Angels Drive Red Pick-ups
My great grandmother, a fiery Portuguese with a penchant for prayer, claimed he was an angel until she died. I was in diapers when it happened, but I remember how violently the tires pounded down the muddy slope. When my mother recalls the day this so-called angel met us on the side of the mountain, her tone is one of disbelief, reverence, and gratitude all mixed in one. She tells me it went like this:
Our burgundy Chrysler van headed up one of the many hills on Bottle Rock, a backroad between Middletown and Kelseyville constructed on steep grades and obsidian. The roads were wet and a light rain fell as Grandma Maggie, my sister and I rode the turns with my mom behind the wheel. Bottle Rock held two dangers. The left could crush you with fallen pines or boulders while the right dropped hundreds of feet with only manzanita and poison oak to catch you. Yet people drove it to shave fifteen minutes off the normally 45 minute commute around the county.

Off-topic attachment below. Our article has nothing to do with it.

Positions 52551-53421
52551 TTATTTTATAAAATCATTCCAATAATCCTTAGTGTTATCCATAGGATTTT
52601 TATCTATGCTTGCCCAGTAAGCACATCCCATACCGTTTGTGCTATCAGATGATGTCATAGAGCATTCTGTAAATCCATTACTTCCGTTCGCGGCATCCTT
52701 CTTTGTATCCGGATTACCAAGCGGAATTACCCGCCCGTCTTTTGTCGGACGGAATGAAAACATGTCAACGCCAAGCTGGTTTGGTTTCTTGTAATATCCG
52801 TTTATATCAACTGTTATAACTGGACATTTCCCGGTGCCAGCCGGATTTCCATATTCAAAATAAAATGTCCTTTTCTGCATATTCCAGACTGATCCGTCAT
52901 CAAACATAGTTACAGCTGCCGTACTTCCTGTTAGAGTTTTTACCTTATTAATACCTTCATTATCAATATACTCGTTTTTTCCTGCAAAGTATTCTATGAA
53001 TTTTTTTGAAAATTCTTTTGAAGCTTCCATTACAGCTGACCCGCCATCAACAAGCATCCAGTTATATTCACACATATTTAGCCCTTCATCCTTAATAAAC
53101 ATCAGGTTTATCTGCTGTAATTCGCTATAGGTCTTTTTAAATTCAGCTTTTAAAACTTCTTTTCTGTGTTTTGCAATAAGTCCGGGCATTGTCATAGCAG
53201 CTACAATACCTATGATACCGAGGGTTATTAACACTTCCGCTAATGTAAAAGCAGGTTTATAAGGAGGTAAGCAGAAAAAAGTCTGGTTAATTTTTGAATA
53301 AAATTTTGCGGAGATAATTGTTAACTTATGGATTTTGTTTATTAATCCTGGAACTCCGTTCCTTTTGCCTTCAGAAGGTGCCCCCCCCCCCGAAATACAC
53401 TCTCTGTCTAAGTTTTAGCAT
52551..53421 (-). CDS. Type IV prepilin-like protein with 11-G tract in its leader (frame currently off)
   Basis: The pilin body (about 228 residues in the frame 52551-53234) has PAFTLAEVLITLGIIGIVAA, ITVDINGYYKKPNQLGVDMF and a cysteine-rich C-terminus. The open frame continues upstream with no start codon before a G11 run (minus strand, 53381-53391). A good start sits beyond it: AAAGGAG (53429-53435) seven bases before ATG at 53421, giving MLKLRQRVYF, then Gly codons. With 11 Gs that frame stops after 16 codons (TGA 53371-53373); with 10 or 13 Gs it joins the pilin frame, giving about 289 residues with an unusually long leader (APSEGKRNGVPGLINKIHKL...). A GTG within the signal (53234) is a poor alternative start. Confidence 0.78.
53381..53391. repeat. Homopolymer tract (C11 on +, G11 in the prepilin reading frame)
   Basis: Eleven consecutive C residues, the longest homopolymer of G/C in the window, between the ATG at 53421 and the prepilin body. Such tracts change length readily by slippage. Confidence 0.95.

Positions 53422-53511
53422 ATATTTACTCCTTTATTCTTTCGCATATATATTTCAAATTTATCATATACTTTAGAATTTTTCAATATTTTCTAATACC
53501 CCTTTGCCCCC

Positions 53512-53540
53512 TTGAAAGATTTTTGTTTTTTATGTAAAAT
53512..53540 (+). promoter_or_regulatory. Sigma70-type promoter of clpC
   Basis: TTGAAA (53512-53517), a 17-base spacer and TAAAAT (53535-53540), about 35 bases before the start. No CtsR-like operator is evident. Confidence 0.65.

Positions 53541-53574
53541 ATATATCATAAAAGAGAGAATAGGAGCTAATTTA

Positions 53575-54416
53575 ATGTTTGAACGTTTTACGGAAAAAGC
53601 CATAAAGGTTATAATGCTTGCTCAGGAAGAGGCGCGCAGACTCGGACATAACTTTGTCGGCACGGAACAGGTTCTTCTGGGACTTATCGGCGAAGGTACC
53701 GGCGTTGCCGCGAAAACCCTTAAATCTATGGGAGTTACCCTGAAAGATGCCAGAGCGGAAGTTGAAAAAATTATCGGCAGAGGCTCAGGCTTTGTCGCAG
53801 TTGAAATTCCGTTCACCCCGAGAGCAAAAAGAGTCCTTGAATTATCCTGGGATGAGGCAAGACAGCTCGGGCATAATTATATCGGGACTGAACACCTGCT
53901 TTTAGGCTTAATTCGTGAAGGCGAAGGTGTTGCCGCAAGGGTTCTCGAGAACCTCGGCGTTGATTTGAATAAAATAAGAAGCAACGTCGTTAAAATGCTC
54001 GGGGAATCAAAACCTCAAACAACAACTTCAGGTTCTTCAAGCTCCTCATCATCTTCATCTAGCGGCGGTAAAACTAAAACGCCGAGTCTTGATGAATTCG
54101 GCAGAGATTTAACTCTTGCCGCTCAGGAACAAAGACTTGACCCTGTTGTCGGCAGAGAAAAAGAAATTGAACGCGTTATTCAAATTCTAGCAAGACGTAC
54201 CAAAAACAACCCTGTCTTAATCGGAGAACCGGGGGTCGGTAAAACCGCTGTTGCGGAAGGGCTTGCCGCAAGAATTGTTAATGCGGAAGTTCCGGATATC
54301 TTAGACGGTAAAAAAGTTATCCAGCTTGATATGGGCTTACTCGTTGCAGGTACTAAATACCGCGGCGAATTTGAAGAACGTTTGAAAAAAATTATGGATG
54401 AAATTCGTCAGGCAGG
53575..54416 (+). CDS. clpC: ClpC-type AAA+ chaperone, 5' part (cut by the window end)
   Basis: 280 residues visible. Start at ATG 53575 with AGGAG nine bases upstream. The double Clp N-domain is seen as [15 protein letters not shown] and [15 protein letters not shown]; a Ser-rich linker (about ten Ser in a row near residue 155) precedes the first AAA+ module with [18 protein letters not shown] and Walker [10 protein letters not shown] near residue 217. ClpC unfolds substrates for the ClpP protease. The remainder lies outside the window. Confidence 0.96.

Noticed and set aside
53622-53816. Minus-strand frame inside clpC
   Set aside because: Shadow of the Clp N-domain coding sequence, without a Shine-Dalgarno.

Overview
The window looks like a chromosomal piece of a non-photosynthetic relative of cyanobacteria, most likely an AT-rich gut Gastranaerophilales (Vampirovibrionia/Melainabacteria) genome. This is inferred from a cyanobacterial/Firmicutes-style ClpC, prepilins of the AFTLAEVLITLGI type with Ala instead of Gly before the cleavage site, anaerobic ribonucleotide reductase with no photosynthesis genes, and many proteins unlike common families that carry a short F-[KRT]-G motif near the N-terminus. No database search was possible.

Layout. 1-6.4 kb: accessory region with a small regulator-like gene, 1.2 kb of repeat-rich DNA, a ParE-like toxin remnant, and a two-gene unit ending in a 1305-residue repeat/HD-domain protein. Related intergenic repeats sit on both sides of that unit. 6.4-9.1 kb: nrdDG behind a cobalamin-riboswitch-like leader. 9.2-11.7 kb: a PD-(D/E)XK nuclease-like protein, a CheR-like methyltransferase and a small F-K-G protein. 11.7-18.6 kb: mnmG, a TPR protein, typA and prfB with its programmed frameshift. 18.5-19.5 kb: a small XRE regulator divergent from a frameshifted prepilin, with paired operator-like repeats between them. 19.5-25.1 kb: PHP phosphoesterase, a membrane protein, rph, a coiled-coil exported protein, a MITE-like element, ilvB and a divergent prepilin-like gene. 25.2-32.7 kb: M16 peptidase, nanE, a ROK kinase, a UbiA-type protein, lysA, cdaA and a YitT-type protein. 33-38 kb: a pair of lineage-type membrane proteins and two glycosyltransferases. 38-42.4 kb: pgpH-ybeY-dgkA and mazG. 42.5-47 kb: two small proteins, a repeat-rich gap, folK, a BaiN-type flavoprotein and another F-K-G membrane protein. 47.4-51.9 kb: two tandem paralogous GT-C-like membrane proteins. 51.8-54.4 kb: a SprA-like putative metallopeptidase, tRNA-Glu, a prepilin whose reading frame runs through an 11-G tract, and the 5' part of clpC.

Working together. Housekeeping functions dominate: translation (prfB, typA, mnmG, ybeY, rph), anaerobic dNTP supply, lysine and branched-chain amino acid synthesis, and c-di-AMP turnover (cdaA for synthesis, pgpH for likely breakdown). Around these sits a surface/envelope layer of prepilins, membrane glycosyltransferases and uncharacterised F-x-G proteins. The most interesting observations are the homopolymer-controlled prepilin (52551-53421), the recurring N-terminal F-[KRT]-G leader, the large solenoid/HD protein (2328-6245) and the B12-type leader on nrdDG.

She rarely sped and that day was no exception. But it was cold, wet, and primed for disaster. In fact, we had driven nearly to the Highway 29 cutoff before the road threw us. As our van turned a corner down a steep grade, the wheels lost their grip and we were left at the mercy of our own inertia. A haze of mountainside and brush under a haze of smeared windshield spun past the windows as we were thrown against the sides. Grandma Maggie’s instinctive prayers to Jesus leapt from her lips in chorus with mom’s own pleas to God.